Enough To Go Easy

“That’s him, there.” Banker gestured at the giant sitting across the barracks.

“Christ,” said Crowley. “He’s immense.”

“That’s why they made him a scourger, cob,” smiled Banker. “Strong as a bull. I saw him give a hundred to a shirker not two months ago. You could see the poor bastard’s backbone before he reached thirty.”

Crowley wanted to ask if the man had lived, but thought better of it. “What’s his going rate?”

“Depends on the sentence. This new superintendent’s a pitiless bugger. Never seen him give less than twenty-five, and that for lateness.” He screwed up his eye. “Payment up front is recommended.”

Crowley fished his pockets and pulled out two gold guineas. Banker snatched them and secreted them in his clothes. “This should help him to go easy. Not that you won’t feel it, mind you. But they’ll at least be cutting a living man down from the triangle.”


What Pegman Saw: New South Wales

For almost 80 years, the first third of Australia’s urban existence, thousands of British convicts were transported to Australia for non-capital crimes. Some convicts were transported for life and many of today’s Australians are descended from these men and women. Its penal colony past still embarrasses many Australians and is considered a taboo subject, much like Germany’s Nazi past or America’s history of slavery and Jim Crow discrimination.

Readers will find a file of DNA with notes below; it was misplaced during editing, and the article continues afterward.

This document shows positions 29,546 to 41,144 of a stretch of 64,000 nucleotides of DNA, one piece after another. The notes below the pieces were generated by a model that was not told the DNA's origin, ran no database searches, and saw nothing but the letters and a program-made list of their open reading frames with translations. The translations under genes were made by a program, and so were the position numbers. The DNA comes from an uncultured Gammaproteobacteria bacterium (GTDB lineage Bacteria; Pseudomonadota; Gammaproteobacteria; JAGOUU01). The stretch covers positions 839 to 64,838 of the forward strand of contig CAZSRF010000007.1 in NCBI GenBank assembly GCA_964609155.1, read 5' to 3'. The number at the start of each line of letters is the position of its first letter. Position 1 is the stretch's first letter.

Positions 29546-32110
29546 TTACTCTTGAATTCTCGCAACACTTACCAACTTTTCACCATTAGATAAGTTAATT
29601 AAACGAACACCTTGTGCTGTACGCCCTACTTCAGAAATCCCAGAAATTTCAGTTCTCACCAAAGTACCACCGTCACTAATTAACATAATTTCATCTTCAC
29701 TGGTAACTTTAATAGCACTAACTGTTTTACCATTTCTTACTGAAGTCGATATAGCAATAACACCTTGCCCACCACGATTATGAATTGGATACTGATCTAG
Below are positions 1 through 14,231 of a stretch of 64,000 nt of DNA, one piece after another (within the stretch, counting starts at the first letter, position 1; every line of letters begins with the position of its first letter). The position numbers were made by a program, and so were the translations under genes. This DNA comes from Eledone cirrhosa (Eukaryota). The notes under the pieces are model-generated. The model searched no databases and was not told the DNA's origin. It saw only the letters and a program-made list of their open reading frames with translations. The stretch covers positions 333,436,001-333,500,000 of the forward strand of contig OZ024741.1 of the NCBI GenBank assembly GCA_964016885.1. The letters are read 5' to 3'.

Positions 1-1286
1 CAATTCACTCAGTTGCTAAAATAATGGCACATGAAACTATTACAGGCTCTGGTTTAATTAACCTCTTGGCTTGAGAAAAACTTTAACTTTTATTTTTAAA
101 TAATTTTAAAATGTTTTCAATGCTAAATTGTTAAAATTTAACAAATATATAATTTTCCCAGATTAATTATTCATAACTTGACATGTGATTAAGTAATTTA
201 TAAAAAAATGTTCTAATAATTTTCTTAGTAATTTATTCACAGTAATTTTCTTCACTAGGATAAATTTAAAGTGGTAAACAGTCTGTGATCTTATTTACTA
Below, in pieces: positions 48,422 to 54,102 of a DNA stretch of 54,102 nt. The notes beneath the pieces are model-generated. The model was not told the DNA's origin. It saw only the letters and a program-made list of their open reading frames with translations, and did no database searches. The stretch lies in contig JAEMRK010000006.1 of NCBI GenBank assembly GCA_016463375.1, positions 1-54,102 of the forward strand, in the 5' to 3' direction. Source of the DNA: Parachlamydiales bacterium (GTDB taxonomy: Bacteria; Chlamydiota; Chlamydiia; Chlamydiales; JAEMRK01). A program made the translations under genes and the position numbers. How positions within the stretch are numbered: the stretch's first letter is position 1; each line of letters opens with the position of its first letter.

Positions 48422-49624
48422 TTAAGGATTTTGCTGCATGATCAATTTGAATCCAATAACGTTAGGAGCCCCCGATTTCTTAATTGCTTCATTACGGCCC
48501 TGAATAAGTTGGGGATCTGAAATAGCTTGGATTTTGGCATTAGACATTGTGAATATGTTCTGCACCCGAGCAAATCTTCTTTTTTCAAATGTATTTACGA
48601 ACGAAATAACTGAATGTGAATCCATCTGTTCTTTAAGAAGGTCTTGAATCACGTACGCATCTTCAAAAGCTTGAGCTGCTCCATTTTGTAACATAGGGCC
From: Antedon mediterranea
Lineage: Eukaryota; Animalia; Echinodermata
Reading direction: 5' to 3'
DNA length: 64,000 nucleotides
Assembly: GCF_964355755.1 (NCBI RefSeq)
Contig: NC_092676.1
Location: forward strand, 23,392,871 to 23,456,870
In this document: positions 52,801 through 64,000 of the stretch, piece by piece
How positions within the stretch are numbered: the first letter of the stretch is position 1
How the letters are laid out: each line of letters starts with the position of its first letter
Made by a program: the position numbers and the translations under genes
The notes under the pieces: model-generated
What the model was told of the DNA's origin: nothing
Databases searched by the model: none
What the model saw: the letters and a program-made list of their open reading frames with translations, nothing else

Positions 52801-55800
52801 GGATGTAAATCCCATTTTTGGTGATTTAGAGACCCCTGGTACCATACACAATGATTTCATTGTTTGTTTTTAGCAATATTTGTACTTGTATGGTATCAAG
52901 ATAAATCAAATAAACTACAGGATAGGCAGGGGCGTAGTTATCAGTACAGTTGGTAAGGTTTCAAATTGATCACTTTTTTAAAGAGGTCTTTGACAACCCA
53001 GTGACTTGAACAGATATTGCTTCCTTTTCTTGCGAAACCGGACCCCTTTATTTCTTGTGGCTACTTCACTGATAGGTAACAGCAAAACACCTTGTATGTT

In the penal colony, punishment of all infractions was swift and severe. The preferred method was a flogging at one of the many triangles erected in the public square. The prisoner was tied with arms upraised and whipped with either a cat-o-nine-tails or a long whip made of bull or rhino hide. Sentences of twenty-five, fifty, or even a hundred lashes were commonplace. Sometimes it was possible for a convict to bribe a scourger to “go easy,” and not hit them as hard, but not always. 

The convicts took tremendous pride in not calling out or groaning despite the agonizing pain. Convict J.F Mortlock wrote: “Silent composure under suffering is strictly prescribed by convict etiquette.”

Many Australians still prize personal fortitude and toughness as cardinal virtues.